Mark Tisshaw
26 February 2013

What is it?

This new Fiat 500L mini-MPV marks the start of a Mini-style expansion for the Fiat 500 range. The five-seat 500L, as the name suggests, is essentially an enlarged version of the 500 city car formula, keeping the style and customisation potential but with added space and practicality.

The idea goes that Fiat 500 buyers have nowhere to go when they need something bigger due to, say, an expanding family. And Fiat’s research suggests that there is nothing on the market to cater for style-savvy mums who want everything you’d expect of a mini-MPV – a big boot, flexible seating etc – but in a more stylish and desirable package.

Think you’ve heard this before? Well, Mini said something similar with the Countryman, but whereas that car is billed as a mini-SUV, the 500L is very much a mini-MPV. Fiat will soon have an answer to the Countryman with a new mini-SUV called 500X, while a seven-seat XL version of the 500L is also in development.

The 500L goes on sale in the UK next month with the choice of two petrol and two diesel engines. This is our first steer in the 500L on UK soil, and the first chance we’ve had to sample the 500L equipped with the range-topping 104bhp 1.6-litre MultiJet diesel engine.

What is it like?

Not too bad at all. You’ll probably have a smile on your face before you get in, as to these eyes the 500L is the cheeriest and most individual-looking mini-MPV out there, despite falling short of the charm levels of the 500 city car. The 500L is one of those cars that looks better in the metal than in pictures; the 500 city car looks actually transfer quite well to a scaled-up model, particularly in the right colour.

The driving position is commanding, and visibility excellent thanks to the split A-pillars and the full-length glass roof that is standard on the Lounge trim and a £500 option on Pop Star and Easy models.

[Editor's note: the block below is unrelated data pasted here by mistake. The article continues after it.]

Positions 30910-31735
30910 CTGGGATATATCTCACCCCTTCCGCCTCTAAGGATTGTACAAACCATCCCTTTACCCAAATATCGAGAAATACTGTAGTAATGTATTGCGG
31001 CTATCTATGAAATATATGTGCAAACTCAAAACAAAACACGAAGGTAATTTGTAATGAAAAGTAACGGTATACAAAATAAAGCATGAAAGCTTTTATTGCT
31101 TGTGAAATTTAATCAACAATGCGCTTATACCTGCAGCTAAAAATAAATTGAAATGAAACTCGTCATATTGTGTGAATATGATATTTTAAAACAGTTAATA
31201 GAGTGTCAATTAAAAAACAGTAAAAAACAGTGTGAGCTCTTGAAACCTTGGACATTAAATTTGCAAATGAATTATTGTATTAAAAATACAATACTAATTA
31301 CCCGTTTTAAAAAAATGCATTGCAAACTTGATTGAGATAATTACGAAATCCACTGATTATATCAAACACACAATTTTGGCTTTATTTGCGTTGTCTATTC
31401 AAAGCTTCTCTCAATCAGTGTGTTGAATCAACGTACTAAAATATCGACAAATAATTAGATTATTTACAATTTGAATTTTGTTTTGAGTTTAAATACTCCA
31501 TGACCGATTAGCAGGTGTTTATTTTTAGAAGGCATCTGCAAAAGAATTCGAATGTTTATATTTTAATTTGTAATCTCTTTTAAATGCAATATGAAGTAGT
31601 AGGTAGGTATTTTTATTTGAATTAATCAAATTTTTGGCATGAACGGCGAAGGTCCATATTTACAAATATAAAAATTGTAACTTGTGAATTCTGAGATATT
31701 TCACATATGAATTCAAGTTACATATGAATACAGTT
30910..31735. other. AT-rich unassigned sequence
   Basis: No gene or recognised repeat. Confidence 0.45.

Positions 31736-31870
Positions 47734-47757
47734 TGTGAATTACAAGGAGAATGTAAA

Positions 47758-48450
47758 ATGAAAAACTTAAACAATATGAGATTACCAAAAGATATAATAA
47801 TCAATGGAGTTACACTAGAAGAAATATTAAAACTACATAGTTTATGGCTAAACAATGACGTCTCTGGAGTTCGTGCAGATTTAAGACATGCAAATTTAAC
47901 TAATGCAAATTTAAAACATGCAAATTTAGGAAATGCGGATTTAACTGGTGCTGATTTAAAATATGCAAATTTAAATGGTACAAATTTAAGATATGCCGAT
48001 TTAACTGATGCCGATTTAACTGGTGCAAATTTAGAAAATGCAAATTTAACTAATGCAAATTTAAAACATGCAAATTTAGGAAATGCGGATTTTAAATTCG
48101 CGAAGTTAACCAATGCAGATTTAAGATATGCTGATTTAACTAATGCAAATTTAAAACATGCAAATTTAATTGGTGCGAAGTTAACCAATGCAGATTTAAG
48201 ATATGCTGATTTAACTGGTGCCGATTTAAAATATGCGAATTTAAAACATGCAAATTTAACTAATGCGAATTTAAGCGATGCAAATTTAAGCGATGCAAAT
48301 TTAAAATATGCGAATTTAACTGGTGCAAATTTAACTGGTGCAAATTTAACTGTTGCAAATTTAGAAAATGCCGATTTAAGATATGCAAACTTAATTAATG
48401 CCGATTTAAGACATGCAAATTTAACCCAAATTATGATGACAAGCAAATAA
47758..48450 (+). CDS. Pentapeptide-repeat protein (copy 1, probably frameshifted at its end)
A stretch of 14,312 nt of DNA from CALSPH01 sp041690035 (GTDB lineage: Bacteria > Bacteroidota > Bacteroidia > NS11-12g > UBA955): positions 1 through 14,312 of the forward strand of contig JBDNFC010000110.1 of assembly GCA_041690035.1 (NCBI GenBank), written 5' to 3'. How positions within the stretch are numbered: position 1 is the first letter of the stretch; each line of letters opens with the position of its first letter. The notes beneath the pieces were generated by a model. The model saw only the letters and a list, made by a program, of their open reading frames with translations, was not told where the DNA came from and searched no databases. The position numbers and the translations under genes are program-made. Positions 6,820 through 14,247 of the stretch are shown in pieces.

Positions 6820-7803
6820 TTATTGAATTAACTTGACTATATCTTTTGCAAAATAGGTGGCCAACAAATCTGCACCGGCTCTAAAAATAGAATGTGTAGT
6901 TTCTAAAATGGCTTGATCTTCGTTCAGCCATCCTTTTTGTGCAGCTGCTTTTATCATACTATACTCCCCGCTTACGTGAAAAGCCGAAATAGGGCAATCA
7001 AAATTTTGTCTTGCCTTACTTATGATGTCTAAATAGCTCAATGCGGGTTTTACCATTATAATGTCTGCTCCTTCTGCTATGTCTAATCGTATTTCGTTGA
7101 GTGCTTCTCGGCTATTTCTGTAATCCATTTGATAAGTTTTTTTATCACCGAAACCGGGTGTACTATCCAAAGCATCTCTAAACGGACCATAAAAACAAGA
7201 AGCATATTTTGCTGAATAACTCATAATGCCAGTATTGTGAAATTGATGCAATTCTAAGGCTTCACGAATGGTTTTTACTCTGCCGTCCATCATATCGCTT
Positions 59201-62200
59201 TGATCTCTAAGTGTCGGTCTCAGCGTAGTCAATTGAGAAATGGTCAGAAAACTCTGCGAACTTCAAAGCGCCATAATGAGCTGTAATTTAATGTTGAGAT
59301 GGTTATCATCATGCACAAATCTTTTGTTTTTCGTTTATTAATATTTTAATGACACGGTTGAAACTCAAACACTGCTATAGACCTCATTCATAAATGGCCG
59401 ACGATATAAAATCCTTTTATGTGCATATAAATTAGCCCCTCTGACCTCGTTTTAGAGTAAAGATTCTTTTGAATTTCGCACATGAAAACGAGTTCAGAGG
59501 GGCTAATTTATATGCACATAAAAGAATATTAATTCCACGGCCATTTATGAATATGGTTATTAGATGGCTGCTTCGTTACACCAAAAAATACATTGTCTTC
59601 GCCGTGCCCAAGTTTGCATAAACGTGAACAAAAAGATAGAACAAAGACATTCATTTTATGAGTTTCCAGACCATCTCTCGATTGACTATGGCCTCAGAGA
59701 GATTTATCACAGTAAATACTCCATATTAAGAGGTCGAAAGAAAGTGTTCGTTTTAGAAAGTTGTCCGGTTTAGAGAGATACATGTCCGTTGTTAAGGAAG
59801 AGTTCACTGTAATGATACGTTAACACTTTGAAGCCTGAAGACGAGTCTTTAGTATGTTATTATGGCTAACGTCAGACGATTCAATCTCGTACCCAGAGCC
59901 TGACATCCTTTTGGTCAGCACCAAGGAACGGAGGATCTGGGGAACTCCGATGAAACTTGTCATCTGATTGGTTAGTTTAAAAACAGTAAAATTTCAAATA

The interior design is largely familiar from the functional Panda more than the stylish 500, but can be lifted more in line with the 500 by brightly coloured trims and even suede for the dashboard. Delve a bit deeper in the cabin and there are plenty of hard plastics to the detriment of perceived quality, although this is probably welcome in a hard-wearing family car.

Design and quality might be bit hit and miss, but there’s no complaints against the space or flexibility. The rear seats slide forward and back to improve on either space for rear passengers or improve boot space. The front passenger seat also folds flat. Boot space can be as much as 400 litres with the rear seats up, or 1310 litres with the seats down.

The engine is a strong performer, with plenty of low-end torque providing ample performance. There’s a particularly gruff note under hard acceleration, but it quietens down on a motorway cruise. That’s not to say the 500L is a quiet companion on the motorway; there’s enough wind noise and tyre roar to be noticeable but not enough to be a nuisance.